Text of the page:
BUFFALO, N.Y. – Sabres President Pat LaFontaine’s two-month search for a general manager ended with an unexpected addition.
In hiring Tim Murray to take over as GM on Thursday, LaFontaine also announced the addition of Hockey Hall of Fame executive Craig Patrick to serve as a special adviser to assist in transforming the NHL’s worst team into a contender.
“It’s comfortable for me to be in the middle, having played centre my whole life,” the former Sabres captain said, seated between Murray and Patrick. “To have these wingers is pretty special.”
Murray has the background, decisiveness and even a hockey pedigree LaFontaine was seeking in a general manager.
The 50-year-old Murray is the nephew of Senators general manager Bryan Murray, and has spent much of his 20 years in the NHL being mentored by his uncle, including the past seven in Ottawa as an assistant GM.
“I think we have the next great eye for talent,” LaFontaine said. “He’s earned it. He’s done every job to get to this point. He’s had success everywhere he’s been. And he’s going to have success here in Buffalo.”
Patrick assumes a role similar to the one he held the previous two seasons with the Columbus Blue Jackets. It’s LaFontaine’s belief that Patrick’s 30-plus years of experience—including 17 with the Pittsburgh Penguins—can provide focus to a team in transition after general manager Darcy Regier and first-year coach Ron Rolston were fired in mid-November.
“Craig’s going to help evaluate. He’s got the experience,” LaFontaine said. “He’s won Stanley Cups. He’s gone through rebuilds.”
The Sabres’ front-office has begun taking shape in the two months since LaFontaine took over.
“I’m on a mission to bring the right people here,” LaFontaine said. “I’m still not done. We still have a lot of work.”
Now comes improving the team on the ice, which sits last in the NHL with 12-26-4 record entering its home game against Florida on Thursday night.
Though Buffalo has shown improvement in going 8-11-3 under interim coach Ted Nolan, Murray made clear he has plenty of work to do.
Murray intends to continue the process begun under Regier by building through the draft. And he won’t be averse to trading any of Buffalo’s remaining core players—including goalie Ryan Miller.
“This team’s in last place right now,” Murray said. “Everybody can be traded.”
Miller, along with captain Steve Ott and newly acquired forward Matt Moulson, are in the final year of their contracts.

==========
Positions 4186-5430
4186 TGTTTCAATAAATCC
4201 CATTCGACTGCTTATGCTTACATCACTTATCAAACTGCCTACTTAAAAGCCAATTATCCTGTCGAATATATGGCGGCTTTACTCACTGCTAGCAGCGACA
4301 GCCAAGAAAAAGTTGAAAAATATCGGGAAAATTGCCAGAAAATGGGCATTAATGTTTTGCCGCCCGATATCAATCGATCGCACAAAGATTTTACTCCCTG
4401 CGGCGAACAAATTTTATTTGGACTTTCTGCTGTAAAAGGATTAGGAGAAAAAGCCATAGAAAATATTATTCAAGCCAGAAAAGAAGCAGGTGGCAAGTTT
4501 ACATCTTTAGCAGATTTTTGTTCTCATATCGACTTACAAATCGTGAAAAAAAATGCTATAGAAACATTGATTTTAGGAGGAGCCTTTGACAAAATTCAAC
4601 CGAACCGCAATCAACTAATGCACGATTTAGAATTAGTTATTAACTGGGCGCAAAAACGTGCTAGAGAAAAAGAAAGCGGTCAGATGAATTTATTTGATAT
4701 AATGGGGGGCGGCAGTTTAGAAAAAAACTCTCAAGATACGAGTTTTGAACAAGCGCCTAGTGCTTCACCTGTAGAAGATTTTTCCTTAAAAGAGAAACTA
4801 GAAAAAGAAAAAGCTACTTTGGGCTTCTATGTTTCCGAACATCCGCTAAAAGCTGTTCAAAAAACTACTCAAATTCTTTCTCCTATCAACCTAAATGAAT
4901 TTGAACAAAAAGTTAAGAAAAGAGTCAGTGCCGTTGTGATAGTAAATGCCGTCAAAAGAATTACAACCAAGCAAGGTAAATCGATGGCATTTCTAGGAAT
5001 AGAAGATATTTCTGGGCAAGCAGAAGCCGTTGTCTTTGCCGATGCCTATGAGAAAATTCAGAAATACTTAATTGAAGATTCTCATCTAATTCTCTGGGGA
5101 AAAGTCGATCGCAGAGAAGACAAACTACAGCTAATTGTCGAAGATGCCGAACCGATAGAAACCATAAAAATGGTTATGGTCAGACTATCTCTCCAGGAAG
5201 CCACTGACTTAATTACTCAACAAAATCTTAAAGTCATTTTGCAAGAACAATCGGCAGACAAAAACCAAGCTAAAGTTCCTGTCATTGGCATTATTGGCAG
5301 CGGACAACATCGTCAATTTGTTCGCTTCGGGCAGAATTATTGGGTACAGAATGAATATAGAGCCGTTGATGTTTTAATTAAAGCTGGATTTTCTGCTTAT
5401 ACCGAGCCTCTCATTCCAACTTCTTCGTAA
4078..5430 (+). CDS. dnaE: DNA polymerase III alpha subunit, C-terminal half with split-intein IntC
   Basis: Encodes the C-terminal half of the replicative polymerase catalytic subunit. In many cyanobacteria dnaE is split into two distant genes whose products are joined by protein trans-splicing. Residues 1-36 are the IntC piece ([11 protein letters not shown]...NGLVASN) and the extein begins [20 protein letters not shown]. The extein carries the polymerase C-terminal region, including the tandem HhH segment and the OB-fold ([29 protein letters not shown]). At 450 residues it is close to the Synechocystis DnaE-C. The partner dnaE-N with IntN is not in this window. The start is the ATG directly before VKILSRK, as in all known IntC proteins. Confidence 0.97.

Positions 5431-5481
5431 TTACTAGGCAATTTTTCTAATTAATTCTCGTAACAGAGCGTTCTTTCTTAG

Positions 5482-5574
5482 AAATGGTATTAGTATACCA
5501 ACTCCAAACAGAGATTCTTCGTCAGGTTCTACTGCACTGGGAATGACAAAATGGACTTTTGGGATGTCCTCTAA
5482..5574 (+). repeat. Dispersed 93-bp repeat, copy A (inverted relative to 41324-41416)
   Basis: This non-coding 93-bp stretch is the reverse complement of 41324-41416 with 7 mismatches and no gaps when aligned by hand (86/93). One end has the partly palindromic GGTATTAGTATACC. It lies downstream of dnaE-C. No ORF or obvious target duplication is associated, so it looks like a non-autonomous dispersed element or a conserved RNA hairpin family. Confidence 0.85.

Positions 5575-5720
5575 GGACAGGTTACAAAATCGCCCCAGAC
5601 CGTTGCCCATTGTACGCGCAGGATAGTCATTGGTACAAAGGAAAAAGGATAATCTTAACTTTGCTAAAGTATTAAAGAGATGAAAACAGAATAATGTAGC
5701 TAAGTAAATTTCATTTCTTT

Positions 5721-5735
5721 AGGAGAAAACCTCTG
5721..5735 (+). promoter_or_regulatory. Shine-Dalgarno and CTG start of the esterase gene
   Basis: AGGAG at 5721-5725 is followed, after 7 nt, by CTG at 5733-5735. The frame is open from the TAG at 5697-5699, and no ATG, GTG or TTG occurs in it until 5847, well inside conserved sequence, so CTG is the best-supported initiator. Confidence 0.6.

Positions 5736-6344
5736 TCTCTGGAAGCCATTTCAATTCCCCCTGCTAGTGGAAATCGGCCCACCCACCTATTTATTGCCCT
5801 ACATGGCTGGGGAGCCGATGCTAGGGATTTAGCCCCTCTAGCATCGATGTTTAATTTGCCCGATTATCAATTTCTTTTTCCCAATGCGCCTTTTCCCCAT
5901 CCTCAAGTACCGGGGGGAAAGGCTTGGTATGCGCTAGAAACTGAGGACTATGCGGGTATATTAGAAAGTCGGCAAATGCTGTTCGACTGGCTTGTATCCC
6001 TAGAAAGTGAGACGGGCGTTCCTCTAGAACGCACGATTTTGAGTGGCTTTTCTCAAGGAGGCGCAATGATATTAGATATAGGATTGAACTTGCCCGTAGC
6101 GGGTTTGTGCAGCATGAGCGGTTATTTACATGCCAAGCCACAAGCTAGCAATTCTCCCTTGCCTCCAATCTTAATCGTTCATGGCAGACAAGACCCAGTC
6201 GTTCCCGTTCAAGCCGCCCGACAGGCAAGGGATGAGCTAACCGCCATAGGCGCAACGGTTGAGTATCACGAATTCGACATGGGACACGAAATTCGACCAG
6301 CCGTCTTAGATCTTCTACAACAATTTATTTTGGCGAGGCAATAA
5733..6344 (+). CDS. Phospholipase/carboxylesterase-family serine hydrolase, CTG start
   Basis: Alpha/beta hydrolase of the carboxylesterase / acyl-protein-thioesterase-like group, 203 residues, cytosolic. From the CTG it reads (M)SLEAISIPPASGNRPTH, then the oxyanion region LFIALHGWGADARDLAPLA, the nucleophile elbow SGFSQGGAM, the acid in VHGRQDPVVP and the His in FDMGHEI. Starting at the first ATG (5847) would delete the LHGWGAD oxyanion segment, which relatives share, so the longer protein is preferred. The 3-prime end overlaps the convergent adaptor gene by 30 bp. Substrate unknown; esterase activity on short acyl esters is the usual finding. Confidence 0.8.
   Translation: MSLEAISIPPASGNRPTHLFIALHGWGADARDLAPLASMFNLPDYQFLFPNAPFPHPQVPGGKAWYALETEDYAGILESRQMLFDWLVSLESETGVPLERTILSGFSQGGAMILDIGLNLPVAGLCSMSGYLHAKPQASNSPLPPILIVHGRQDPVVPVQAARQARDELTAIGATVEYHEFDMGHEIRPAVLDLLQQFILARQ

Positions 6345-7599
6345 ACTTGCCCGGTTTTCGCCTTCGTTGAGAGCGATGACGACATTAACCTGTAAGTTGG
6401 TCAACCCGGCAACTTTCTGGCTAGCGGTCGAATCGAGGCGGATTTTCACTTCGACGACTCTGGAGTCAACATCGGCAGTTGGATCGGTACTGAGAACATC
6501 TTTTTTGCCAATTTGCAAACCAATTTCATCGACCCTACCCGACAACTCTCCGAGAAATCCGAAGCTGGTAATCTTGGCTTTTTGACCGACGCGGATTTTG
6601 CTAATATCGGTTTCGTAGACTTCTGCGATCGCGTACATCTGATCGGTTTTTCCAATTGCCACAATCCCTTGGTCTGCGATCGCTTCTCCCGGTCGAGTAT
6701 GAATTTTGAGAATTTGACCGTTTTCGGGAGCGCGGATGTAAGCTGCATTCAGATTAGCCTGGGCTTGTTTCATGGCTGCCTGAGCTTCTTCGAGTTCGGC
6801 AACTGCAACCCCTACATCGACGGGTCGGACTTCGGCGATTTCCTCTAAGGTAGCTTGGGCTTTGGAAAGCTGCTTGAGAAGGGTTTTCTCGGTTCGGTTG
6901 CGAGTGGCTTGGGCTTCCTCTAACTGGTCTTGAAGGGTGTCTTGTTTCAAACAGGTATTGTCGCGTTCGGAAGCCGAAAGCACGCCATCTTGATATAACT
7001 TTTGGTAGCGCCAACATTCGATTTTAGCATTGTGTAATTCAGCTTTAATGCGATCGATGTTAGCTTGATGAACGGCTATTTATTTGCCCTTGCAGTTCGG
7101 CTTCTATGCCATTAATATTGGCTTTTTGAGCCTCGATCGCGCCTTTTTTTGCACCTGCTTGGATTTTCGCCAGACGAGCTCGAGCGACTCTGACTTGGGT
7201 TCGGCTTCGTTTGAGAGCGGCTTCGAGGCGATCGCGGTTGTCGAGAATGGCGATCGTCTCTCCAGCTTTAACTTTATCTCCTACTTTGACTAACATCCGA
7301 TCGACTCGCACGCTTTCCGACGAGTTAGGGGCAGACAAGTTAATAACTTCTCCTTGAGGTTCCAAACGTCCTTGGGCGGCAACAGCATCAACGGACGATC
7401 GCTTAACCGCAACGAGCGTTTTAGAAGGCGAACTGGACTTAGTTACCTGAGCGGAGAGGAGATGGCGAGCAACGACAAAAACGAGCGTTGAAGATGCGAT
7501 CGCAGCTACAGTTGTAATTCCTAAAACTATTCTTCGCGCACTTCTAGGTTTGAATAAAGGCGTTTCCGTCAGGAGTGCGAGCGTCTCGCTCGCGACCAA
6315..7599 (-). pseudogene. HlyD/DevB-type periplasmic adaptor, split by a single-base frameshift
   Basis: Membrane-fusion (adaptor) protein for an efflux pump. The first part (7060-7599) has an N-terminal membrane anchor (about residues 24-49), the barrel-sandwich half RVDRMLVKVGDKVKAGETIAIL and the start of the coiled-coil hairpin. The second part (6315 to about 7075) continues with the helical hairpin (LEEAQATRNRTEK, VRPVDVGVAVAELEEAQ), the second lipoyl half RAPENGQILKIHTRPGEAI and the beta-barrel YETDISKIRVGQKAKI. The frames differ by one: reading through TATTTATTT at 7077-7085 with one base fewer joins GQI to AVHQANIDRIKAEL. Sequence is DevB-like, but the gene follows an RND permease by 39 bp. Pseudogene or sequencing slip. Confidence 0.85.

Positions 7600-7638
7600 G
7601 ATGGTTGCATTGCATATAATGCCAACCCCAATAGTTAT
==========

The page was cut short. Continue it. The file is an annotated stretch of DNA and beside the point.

Another issue is the status of Nolan, who was hired by LaFontaine with the opportunity to continue on as coach once the new GM was hired.
Murray is open to working with Nolan beyond this season.
“It’s a clean slate here,” Murray said. “There’s no preconceived notions. He’s the coach of the hockey team, and I’m looking forward to getting to know him.”
Nolan, who is back for a second stint in Buffalo, said he had no input on Murray’s hiring, and is eager to getting to know his new boss.
“My status has always been the same since Pat asked me to come here,” Nolan said. “I’m here to coach this team as best as I can. I’m not worried about tomorrow, I’m just worried about here today.”
Murray believes the Sabres have several pieces already in place, including a large stock of high draft picks and up-and-coming prospects in their system.
“The cupboard’s not bare,” Murray said. “This was an attractive, attractive time for me to just branch out on my own and try to put my stamp on the game of hockey.”
The Sabres could have as many as two first-round and three second-round selections in this year’s draft. The Sabres also have a solid group of prospects in their farm system. They include defencemen Rasmus Ristolainen and Nikita Zadorov, who were both drafted in the first round in June.
Murray has a solid track record as a talent evaluator, and has had input in numerous personnel decisions during his previous stops in Detroit, Florida, Anaheim and the New York Rangers. In Anaheim, he had a hand in the Ducks selecting future star forwards Ryan Getzlaf and Corey Perry in the first round of the 2003 draft.
“I would consider myself somewhat aggressive,” Murray said of his philosophy. “I don’t think it takes you two days to make a decision or two weeks to make a decision.”
That’s a departure from the conservative approach the Sabres took under Regier, who was criticized for being overly cautious when it came to shaking up his roster. Murray’s decisiveness and directness is what owner Terry Pegula was seeking in his new GM.
As for Patrick, Pegula has been a long-time fan of the executive he first got to know in Pittsburgh.
“Craig’s a smart man,” Pegula said. “He’s probably forgotten more than most people know about hockey.”